- Is your home too tight? Fireplaces require large volumes of air to burn. Visualize a 12″ x 12″ column of air rising up your chimney and exiting the top the entire time your fireplace is working (but don’t visualize your heat bill!). This air comes from inside the living area and must somehow be replaced. With modern energy efficiency concerns most houses have been carefully insulated and weather-stripped to keep out the cold drafts, but an undesirable side effect is that there is often nowhere for all that air leaving the chimney to get back in. This can lead to fireplaces that burn sluggishly and smoke. A temporary solution is to open a window to let in a little make up air, preferably on the windward side of the house. It can also lead to very dangerous carbon monoxide buildup if your fireplace and furnace must compete for combustion air, and a permanent solution should be found at once.
- Your house can also be too loose! A house that leaks too much air to the outside, especially a multistory house that leaks air in the upper levels, can actually set up its own draft or chimney effect strong enough to overpower your fireplace chimney, particularly if the fireplace is located in the basement on a cold exterior wall. Be sure the attic access door is in place and that all upstairs windows are tightly closed.
- The other reasons your fireplace can smoke have to do mainly with design problems when the fireplace was built. Aside from the chimney being too short, or too small, the chimney can also be too large, too tall, too crooked, etc. ad infinitum! Most of these details are fairly technical in nature, and again a good sweep may be your best bet.
The smell is due to creosote deposits in the chimney, a natural byproduct of wood burning. The odor is usually worse in the summer when the humidity is high and the air conditioner is turned on. A good cleaning will help but usually won’t solve the problem completely. There are commercial chimney deodorants that work pretty well, and many people have good results with baking soda or even kitty litter set in the fireplace. The real problem is the air being drawn down the chimney, a symptom of overall pressure problems in the house. Some make-up air should be introduced somewhere else in the house. A tight sealing, top mounted damper will also reduce this air flow coming down the chimney.
This has become quite a common problem in modern air tight houses where weather proofing has sealed up the usual air infiltration routes. The fireplace in use exhausts household air until a negative pressure situation exists. If the house is fairly tight, the simplest route for makeup air to enter the structure is often the unused fireplace chimney. As air is drawn down this unused flue, it picks up smoke that is exiting nearby from the fireplace in use and delivers the smoke to the living area. The best solution is to provide makeup air to the house so the negative pressure problem no longer exists, thus eliminating not only the smoke problem, but also the potential for carbon monoxide to be drawn back down the furnace chimney. A secondary solution is to install a top mount damper on the fireplace that is used the least.
The incomplete by-product of combustion of fuel oil is unburned carbon & sulphur – called oil soot. Oil soot accumulates on the walls and at the base of the chimney, which should be inspected and cleaned annually by a CSIA Certified Chimney Sweep TM.
Most of our emergency service calls in the winter are from shut-downs or red tags by the oil or gas companies. This is because most homeowners are unaware that the chimney venting system for the furnace needs maintenance. Most find out after the chimneys are clogged, or the interior collapsed that they need a chimney technician. It is usually too late for a routine cleaning at this point and homeowners are stuck with emergency service call costs and blockage removals or repairs in order to get the heat and hot-water turned back on. This could be avoided by routine maintenance and inspections of the furnace chimneys.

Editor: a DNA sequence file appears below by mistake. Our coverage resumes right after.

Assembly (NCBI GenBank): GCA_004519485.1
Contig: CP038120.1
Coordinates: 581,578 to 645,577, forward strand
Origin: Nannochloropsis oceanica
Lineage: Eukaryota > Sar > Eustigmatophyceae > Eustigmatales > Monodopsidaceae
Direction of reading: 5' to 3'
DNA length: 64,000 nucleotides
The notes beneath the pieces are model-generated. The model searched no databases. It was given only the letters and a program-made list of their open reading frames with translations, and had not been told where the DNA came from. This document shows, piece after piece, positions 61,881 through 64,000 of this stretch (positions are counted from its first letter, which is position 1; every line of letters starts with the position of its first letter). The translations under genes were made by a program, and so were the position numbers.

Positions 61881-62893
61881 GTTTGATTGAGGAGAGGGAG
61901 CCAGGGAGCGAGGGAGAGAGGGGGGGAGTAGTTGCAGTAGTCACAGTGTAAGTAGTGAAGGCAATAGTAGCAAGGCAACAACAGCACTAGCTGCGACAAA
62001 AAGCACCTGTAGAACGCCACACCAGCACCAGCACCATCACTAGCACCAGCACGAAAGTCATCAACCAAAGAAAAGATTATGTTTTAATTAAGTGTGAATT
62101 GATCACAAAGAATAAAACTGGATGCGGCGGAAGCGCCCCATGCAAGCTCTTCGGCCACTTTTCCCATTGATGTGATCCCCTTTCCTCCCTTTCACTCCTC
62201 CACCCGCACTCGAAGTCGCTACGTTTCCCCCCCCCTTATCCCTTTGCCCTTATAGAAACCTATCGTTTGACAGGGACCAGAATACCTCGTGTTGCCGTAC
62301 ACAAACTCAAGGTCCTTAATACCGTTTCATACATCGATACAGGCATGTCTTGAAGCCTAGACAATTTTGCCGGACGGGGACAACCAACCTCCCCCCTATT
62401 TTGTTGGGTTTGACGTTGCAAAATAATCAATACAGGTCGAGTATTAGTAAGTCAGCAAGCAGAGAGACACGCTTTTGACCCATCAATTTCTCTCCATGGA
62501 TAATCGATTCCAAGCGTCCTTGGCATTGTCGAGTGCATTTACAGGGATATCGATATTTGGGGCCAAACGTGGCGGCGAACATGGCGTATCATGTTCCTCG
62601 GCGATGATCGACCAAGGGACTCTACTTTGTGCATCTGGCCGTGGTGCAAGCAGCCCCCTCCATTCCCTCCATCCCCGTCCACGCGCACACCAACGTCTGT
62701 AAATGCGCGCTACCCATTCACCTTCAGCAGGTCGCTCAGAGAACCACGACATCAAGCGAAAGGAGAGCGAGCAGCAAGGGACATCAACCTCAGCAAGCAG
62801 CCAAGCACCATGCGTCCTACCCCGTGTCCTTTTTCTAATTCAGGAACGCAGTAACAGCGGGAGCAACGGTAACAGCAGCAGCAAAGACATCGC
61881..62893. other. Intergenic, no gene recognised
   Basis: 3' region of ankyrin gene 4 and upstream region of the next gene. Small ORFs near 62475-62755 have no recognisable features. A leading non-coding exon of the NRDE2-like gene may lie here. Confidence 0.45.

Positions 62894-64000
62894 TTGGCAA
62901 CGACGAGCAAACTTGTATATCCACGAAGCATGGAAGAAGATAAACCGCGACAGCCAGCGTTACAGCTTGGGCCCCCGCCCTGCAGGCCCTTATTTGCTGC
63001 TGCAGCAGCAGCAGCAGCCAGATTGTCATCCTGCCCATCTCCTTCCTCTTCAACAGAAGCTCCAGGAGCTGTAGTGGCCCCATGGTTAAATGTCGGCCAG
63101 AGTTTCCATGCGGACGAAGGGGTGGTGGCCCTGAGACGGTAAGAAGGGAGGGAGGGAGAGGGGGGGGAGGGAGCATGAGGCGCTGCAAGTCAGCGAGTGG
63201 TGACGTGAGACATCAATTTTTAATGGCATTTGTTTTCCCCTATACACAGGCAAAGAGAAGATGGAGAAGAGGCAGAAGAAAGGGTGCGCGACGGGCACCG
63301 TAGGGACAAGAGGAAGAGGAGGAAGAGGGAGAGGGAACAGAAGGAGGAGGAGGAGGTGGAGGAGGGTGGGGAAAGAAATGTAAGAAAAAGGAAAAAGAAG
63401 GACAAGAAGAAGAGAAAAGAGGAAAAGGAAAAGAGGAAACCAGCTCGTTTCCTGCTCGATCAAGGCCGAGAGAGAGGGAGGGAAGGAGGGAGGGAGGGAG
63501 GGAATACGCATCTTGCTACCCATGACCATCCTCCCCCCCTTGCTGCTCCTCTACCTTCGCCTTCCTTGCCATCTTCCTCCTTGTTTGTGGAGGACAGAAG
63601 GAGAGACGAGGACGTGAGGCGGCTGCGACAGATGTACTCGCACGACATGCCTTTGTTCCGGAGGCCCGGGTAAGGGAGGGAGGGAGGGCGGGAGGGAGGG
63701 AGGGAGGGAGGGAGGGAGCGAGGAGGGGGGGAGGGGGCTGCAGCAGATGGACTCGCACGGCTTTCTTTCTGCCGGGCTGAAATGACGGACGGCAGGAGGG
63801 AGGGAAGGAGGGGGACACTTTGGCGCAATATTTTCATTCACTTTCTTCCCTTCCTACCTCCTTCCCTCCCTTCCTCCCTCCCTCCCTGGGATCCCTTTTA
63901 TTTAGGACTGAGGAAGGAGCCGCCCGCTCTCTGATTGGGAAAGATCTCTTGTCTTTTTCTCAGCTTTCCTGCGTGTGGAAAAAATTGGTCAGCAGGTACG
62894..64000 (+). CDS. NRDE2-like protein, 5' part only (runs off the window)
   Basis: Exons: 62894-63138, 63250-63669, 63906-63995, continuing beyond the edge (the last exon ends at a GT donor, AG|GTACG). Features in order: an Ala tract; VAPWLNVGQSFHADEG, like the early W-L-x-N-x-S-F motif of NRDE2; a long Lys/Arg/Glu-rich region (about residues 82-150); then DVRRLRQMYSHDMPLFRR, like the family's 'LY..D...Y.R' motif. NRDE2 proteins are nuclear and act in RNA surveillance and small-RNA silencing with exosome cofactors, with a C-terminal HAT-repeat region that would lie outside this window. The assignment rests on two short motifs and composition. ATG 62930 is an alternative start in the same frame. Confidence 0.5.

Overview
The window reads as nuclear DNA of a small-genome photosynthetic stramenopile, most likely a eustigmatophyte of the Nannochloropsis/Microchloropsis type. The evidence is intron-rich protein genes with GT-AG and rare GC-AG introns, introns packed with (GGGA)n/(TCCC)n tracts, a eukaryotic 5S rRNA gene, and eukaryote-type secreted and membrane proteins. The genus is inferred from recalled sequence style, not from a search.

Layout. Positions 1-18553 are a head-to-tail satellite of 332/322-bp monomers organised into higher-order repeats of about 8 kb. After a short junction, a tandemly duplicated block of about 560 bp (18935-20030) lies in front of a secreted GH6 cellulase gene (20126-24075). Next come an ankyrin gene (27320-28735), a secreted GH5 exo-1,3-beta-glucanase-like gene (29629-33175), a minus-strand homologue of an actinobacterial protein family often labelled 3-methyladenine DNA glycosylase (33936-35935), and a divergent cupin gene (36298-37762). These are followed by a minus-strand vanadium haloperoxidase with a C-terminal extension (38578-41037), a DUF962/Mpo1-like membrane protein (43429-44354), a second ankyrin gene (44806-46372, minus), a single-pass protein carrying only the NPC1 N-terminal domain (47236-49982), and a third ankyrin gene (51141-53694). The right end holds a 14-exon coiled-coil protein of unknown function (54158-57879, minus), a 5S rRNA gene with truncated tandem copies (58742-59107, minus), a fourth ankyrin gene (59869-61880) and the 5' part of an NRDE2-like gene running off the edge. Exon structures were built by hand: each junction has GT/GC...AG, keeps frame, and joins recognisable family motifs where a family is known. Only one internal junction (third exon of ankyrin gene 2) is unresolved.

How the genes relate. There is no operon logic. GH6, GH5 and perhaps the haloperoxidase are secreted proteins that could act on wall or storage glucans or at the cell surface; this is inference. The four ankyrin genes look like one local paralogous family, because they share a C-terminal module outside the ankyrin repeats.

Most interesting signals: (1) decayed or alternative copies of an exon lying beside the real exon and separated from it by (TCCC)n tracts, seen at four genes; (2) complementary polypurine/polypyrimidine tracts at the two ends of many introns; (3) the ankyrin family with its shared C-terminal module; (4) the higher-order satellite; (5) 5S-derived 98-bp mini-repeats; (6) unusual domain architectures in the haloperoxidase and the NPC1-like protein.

The best time of the year to clean an oil chimney is in the spring time, after the heating season. During the winter, the oil furnace is subjected to long running cycles which will produce oil soot that may adhere to the sides of the chimney. The accumulation of these soot deposits will fall to the base of a masonry chimney, or directly into the top of the oil furnace if a metal chimney is located directly above the appliance. It will restrict the flow of flue gases which consist mostly of nitrogen, carbon dioxide, and water vapor. Combustion will also produce carbon monoxide (which is a dangerous gas when not vented properly) which will spill back into the house instead of going up the chimney when the chimney base is not properly cleaned.
A big misconception on many homeowner’s part is that the oil service company takes care of the chimney. The oil burner company may shovel out the base of a brick chimney and brush out the connector pipes, but they will not clean the chimney. Most furnace technicians fail to mention anything about the chimney leading homeowners to believe everything is fine. Some oil furnaces service men even tell the homeowner that the chimney is OK without inspecting the entire chimney, which includes going to the roof and inspecting the interior as well as the exterior masonry (if applicable), flashing, chimney cap, etc.
The National Fire Protection Assoc. 211 codes state that “chimneys must be inspected and cleaned as necessary annually” – just like the oil service man services the furnace annually, so should the chimney system be serviced annually.
Many homeowners also may not be aware that the chimney‘s interior, when not maintained, will decay and break down – just like neglecting your teeth and not having them checked annually may result in cavities. (Or if you don’t change the motor oil in your car for 50,000 miles, you can be sure something in the motor will break.) It’s the same thing with your chimney. As stated earlier, the incomplete by product of combustion is soot, which contains carbon and sulphur. Sulphur, when mixed with rain water (from a missing rain cap) or moisture from the flue gases themselves is absorbed into the flue tile and starts a deteriorating process called flaking or spalling. Just like tartar on your teeth, annual brushing will remove these soot deposits and keep the deterioration process to a minimum.